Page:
The search for "Easy Bolton"

We should have truly known better than to run down to Green River on a Friday night. Four fools with so much more time than money, we were high on energy and gawd-awful short on common sense. At 17 you never seem to tire of the next adventure just over the hill.

There were Danny Jackson, Dudley Miller, Charlie and myself. Now we never did rightly know Charlie’s name. He was 4 years older than the rest of us and had a regular office job. He made $400 a month and his car was paid for. When you begin to talk about a fire engine red, 1959 Chevy Impala convertible, you do it in reverent tones.

This particular night happened to be one of those where as the moon crested the Book Cliff Mountains, it was the size of Texas. There was not a cloud in the sky, and the pale blue moonlight lit up the eastern sky brighter than a Roman candle on the fourth of July. The night was warm at 80 degrees with a light breeze blowing in all the way from Grand Junction. The top was down, the speed limit read 65, and of course, we four heroes had the speedometer on 80. It was 65 miles from Price to Green River and we were going to the rodeo dance.

“What is the name of that girl your sister was with last week, Danny?” Dudley asked. “She is such a fox.”

“Her name is Catherine, but everyone just calls her Easy Bolton. You know why she is called Easy?” He said with a wide grin on his face. The rest of us began to snicker like we knew the score, but for all the big talk we threw around, we were still virgins. We just talked a good story.

Charlie slowed down and looked over his shoulder with a wicked grin and winked a knowing wink at Danny. “It’s not like that at all, you idiots. She is called that because of the sultry way she sings Country and Western songs,” he shot back.

Well, when four big shots like us brain surgeons got together, immaturity waxed strong, and each one fanaticized that he would be the one to teach her how to sing rock and roll.

With the radio tuned to KOMA out of Oklahoma City, we were all up to date on the latest tunes. Roy Orbison was singing his new release, “Pretty Woman.” We were on a Pepsi high and wanted to dance the night away.

Now you have to understand that Green River, Utah, is the watermelon capital of the world.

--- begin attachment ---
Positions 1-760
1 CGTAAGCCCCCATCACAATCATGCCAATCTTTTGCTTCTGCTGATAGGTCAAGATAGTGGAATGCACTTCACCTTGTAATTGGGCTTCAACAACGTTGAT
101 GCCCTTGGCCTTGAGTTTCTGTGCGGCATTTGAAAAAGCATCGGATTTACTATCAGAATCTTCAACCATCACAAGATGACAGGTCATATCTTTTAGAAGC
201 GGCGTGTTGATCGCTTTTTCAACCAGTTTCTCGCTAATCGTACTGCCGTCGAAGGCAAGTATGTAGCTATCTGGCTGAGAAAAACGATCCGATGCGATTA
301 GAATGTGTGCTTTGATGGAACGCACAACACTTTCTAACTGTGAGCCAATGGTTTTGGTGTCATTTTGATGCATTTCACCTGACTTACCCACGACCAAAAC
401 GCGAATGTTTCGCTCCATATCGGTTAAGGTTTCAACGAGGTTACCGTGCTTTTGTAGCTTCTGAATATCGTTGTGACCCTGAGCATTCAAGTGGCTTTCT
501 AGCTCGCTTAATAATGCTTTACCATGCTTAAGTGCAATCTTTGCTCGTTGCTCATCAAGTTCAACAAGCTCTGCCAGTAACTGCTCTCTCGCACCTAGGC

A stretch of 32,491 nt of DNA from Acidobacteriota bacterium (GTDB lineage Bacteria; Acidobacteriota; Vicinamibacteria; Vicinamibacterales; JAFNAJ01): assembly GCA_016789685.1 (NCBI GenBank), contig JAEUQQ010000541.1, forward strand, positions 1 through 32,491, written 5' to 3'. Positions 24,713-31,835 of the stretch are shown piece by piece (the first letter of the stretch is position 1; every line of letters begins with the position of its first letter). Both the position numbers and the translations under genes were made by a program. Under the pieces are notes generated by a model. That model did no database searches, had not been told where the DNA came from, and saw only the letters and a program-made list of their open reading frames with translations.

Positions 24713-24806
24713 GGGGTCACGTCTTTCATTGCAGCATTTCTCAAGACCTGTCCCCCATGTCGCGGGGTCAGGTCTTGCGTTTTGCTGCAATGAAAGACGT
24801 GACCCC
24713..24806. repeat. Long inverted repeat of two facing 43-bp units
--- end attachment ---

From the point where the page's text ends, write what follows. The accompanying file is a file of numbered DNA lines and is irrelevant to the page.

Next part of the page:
Right there, smack dab on the edge of town, lay Kline’s watermelon patch. Old man Kline is known all over the west as the king of melons, and had 56 acres of them under irrigation. In the pale moonlight the notion to go dancing seemed to waltz right out the window as we rounded the corner. At first we were just going to take a look, but from that ragtop with the sounds of Roger Miller singing “King of the Road,” we came to an abrupt stop.

For the longest time we just sat there looking and then with a very watchful eye we surveyed the patch. Now I ain’t quite sure which one of us geniuses was first to jump out of the car and in one swift bound clear that four-foot fence, but they all told me it was me. Imagine that!

Everyone around knew that old man Kline had a double barrel shot gun filled with rock salt, and was quick to tell the tales of the slow ones that were caught in his gun sights. Tonight was no exception. I was sliding up to one of the biggest, long green orbs of wet, sweet watermelon. I could hear the guys behind me start to clamor and head for the car. Like the fool I am, I picked up that big old melon and turned to say something, when I heard the first blast from that old 12 gauge. It hit the melon and sent it in 40 different pieces for 30 feet.

Well, my Momma never raised no fool. I bent over to grab one I could run to the car with. Now, don’t go and get ahead of me. This is my story. In the pale moonlight I could see that old man’s face, and he had the grin from hell all over it as he let off that second shot. The force of that shot blew me ten feet forward, right on my face in the mud and what was left of the first melon.

That damn old man let out a war cry that I will never forget and swore before God and all creation that when he got reloaded he intended to send me to meet my Maker. I tried to get up but the mud was too slick and, OH, how my behind hurt. Somewhere between midnight and sunrise, I found my feet and took off over the fence and after that damn car. You see when that second shot exploded in the pale moonlight, the rest of the guys jumped inside and spun around. I managed to jump that fence somehow and after what seemed like forever, I caught up with them and they pulled me into the car. We headed straight back for Price without ever having the thrill of one of Easy’s sultry songs or a dance with a real country cowgirl
“Did you stop along the way, or did you come straight here to the hospital”? asked Dr. Robinson
“No sir, Doctor. We came straight here,” I explained. “Am I gonna die?”

Dr. Robinson smoked a pipe. He drew long on it and held the smoke in his lungs, savoring the aroma as well as the sight of me bent over his table with my pants down around my knees and those other three damn fools laughing like hyenas. “No, Glen,” he said. “I brought you into this world, but I won’t be taking you out—at least, not tonight.”

We sure should have known better, but at 17 and not having the sense to come in out of the rain, I just chalked it up to the misadventures of being me I guess.

Glen “Bear” Smith

The search for "Easy Bolton"


Ogden, United States

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Artist's Description

If you have NEVER done something stupid or foolish, then this aint about you

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